Surviving victim was intended target
The surviving 19-year-old victim in the triple slaying at the Baker Civic Club shooting last month was actually the intended target, a prosecutor said Monday during a hearing in the case against the 16-year-old Scotlandville High School slaying suspect.
The three victims killed in the shooting were “innocent bystanders,” East Baton Rouge Parish Juvenile Prosecutor Curtis Nelson Jr. said.
A juvenile court judge ruled at the end of the four-hour hearing that prosecutors can try Nakeydran Williams in adult court on first-degree murder and other counts in the three fatal shootings and the wounding of Javaughn Simmons, the intended target who was shot in the jaw.
East Baton Rouge Parish Juvenile Court Judge Kathleen Richey’s decision came after police and sheriff’s detectives testified three witnesses, including Williams’ 15-year-old girlfriend, identified him as the shooter inside the crowded March 28 birthday party and rap concert.
But the girl, identified in court only by her initials J.H. because she is a juvenile, testified Monday she only identified her boyfriend because she was pressured by detectives.
“I didn’t see the shooter, period,” J.H. testified.
“She wants to be loyal to Nakeydran,” Nelson argued to Richey.
The detectives, Baker police Lt. Greg Brown and East Baton Rouge Parish sheriff’s Lt. Leonardo Moore, denied coercing the girl and said it was she who contacted authorities.
Williams is accused of three counts of first-degree murder, and one count each of attempted first-degree murder and illegal possession of a firearm.
The late-night shooting left three teens — Marcell Franklin and Kendal Dorsey, both 15, and Diontrey Claiborne, 18 — dead. Each was shot in the head. Simmons, 19, suffered a gunshot to the jaw.
“To me it’s very close range,” District Attorney Hillar Moore III said of how close the victims were to the shooter. He made the statement after the probable cause hearing.
The detectives revealed Monday that Simmons was the intended target, and that the murder weapon — a .38-caliber or .357-caliber revolver — has not been recovered.
Relatives of the victims packed Richey’s courtroom and smiled as they left the courthouse.
It was disclosed during the probable cause hearing that Williams, who sat in a green juvenile prison jumpsuit with his grandmother to his left and attorney Erika Green to his right, is a Scotlandville High School student, lives with his grandmother and is known to his friends as “Scrappy.”
Richey concluded at the end of the hearing that prosecutors established probable cause to try Williams in state District Court in Baton Rouge.
She ordered that Williams, who has been held in juvenile prison since his March 29 arrest, be moved to East Baton Rouge Parish Prison to stand trial.
Hillar Moore and Nelson said Williams would be transferred to Parish Prison either Monday night or Tuesday at the latest.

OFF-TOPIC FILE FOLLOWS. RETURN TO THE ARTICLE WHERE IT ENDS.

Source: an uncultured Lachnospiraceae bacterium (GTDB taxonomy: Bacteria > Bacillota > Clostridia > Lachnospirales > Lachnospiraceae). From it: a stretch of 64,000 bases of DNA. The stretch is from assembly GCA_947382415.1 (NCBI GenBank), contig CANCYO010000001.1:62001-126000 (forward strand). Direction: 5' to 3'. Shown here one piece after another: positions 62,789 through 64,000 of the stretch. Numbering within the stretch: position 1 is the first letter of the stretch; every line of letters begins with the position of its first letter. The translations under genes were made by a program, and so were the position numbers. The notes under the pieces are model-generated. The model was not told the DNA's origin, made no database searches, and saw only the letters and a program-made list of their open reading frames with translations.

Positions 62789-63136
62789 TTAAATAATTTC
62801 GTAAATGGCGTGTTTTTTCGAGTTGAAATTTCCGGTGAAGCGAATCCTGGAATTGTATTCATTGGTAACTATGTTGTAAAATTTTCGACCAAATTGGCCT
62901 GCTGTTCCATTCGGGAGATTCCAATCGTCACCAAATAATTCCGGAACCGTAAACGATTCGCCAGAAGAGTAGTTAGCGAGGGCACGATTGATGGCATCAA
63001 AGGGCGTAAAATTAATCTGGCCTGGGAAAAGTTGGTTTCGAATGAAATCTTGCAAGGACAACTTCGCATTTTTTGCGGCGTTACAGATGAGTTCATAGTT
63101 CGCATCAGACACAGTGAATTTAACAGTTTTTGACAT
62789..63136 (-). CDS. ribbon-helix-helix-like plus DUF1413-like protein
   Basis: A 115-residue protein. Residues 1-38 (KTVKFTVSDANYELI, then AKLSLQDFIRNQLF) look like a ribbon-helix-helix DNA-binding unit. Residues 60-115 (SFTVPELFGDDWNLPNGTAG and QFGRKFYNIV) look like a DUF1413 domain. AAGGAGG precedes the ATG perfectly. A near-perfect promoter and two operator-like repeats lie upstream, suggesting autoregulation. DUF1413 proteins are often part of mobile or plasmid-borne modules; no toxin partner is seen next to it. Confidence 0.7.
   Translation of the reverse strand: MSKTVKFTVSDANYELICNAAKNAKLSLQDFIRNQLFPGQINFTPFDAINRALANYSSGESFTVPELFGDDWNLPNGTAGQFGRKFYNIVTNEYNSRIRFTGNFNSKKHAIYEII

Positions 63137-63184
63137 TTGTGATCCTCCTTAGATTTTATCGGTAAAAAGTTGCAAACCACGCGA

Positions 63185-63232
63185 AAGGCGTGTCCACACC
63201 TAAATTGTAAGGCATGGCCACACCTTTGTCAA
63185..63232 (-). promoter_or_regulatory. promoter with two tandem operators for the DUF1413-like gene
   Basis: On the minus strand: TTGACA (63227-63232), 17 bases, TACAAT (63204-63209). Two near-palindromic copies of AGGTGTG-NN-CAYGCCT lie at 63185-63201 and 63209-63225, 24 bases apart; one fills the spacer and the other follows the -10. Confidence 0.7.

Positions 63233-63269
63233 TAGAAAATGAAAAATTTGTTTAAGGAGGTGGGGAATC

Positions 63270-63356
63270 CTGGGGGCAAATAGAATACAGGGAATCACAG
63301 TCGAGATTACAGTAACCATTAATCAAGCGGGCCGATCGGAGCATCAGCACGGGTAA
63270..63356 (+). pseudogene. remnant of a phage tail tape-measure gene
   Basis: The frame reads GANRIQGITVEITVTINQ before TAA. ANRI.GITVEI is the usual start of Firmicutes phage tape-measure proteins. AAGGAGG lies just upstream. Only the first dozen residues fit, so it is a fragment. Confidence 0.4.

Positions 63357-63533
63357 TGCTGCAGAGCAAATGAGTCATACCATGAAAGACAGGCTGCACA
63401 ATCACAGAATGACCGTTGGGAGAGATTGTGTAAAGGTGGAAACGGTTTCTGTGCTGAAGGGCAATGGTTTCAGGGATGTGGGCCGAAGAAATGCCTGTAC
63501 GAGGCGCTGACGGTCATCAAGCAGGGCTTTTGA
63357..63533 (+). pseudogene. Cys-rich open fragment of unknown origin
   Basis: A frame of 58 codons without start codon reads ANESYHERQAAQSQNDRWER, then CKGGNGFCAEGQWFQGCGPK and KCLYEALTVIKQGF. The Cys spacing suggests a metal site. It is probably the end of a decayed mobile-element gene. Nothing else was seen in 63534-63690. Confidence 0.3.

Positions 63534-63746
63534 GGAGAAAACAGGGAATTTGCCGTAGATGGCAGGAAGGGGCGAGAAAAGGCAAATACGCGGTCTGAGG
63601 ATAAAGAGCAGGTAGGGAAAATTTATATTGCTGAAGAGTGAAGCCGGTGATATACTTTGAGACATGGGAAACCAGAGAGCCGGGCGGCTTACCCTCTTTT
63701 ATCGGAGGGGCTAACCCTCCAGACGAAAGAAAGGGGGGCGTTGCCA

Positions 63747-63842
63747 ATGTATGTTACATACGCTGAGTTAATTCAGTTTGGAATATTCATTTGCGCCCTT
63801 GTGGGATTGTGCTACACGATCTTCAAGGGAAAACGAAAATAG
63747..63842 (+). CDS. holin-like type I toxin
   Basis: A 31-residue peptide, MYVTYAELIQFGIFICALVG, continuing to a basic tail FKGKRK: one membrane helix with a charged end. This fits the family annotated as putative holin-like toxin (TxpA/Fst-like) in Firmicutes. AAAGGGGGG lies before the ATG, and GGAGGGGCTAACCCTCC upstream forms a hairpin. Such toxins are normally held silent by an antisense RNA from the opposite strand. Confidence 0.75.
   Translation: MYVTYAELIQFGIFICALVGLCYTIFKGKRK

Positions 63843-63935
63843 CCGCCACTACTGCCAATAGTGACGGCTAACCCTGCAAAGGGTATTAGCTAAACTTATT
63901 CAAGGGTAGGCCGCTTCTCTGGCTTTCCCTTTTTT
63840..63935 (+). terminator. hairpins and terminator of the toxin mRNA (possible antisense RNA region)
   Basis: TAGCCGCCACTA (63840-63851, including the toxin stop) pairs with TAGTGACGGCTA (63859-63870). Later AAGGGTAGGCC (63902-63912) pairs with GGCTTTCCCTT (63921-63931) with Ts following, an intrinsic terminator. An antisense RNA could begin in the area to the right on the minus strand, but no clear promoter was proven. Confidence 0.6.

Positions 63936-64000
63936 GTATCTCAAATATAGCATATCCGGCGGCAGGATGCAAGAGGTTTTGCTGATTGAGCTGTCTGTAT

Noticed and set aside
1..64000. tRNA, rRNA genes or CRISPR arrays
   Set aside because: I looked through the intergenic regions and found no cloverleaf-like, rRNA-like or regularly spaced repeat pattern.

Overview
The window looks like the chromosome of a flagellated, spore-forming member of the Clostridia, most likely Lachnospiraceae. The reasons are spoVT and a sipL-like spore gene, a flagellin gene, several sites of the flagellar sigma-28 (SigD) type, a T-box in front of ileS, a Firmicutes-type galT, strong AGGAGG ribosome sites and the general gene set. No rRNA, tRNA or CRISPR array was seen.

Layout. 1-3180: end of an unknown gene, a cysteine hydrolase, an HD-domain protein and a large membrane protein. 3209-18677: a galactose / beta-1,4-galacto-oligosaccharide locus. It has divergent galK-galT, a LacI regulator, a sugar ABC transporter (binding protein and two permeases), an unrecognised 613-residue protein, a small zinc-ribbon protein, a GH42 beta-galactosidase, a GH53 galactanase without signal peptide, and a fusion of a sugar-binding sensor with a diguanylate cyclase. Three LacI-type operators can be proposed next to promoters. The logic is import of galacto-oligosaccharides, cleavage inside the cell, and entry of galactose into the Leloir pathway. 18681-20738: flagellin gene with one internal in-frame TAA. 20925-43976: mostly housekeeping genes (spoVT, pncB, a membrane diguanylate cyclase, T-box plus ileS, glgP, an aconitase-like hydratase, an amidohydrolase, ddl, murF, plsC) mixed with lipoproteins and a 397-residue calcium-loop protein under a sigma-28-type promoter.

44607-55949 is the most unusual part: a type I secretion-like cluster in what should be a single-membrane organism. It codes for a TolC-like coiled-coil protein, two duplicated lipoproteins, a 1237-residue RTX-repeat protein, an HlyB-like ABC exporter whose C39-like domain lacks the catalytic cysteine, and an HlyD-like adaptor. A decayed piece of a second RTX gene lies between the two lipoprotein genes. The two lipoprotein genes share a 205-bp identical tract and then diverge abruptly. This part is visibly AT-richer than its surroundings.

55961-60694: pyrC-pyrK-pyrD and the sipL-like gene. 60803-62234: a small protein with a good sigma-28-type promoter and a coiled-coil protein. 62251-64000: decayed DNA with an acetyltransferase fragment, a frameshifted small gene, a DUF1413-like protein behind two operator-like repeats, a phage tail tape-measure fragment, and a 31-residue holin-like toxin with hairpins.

The district attorney said the case against Williams will be presented to a grand jury once the investigation into the shootings is complete.
“The matter will proceed as if he were an adult,” he said.
However, if found guilty of first-degree murder, Williams would not be eligible for the death penalty because of his age. The stiffest sentence he could receive is life in prison without benefit of parole.
Brown testified that detectives were led to Williams by a juvenile female, identified in court as A.M., who attended the Baker Civic Club party and later sent social media messages to the party’s host identifying “Nakeydran Thomas” as the shooter. She also texted a photo of the alleged shooter.
The juvenile, who had gone to school with Williams since the seventh grade, later told detectives she provided a false last name for Williams because she was afraid.
Leonardo Moore said a school administrator at Scotlandville High identified the photo as Williams.
A.M. told detectives that Simmons was bothering a lot of people at the party, Brown testified.
“At some point he (Simmons) came and got in Nakeydran’s face,” Brown said, referring to A.M.’s statement to authorities. “He (Williams) reached in his waistband, produced a handgun and started shooting.”
Alvin Mott, who also was at the party, told detectives that Williams “must have been on something,” Brown added.
Prosecutors disclosed Monday that Williams and Mott have a previous arrest together on a gun-related offense.
When Williams was brought in for questioning, he identified the shooter as someone named “Trey,” Brown testified, but Williams could give no description or other information about the person.
“He kept denying he was involved,” Brown said.
Williams’ girlfriend initially told detectives she didn’t see the shooter, but later said she saw Williams fire his gun once.
She also identified Mott as a second shooter.
Brown said the victims’ autopsies revealed each was shot by the same revolver.
Donnie Cavalier, who stands accused of firing two shots into the ground outside the party while helping to provide security for the event, testified Monday he fired the shots “to clear the parking lot” in the chaotic aftermath of the shooting inside the club.
Cavalier, 24, said he probably searched more than 50 people before they went into the civic club but does not recall searching Williams.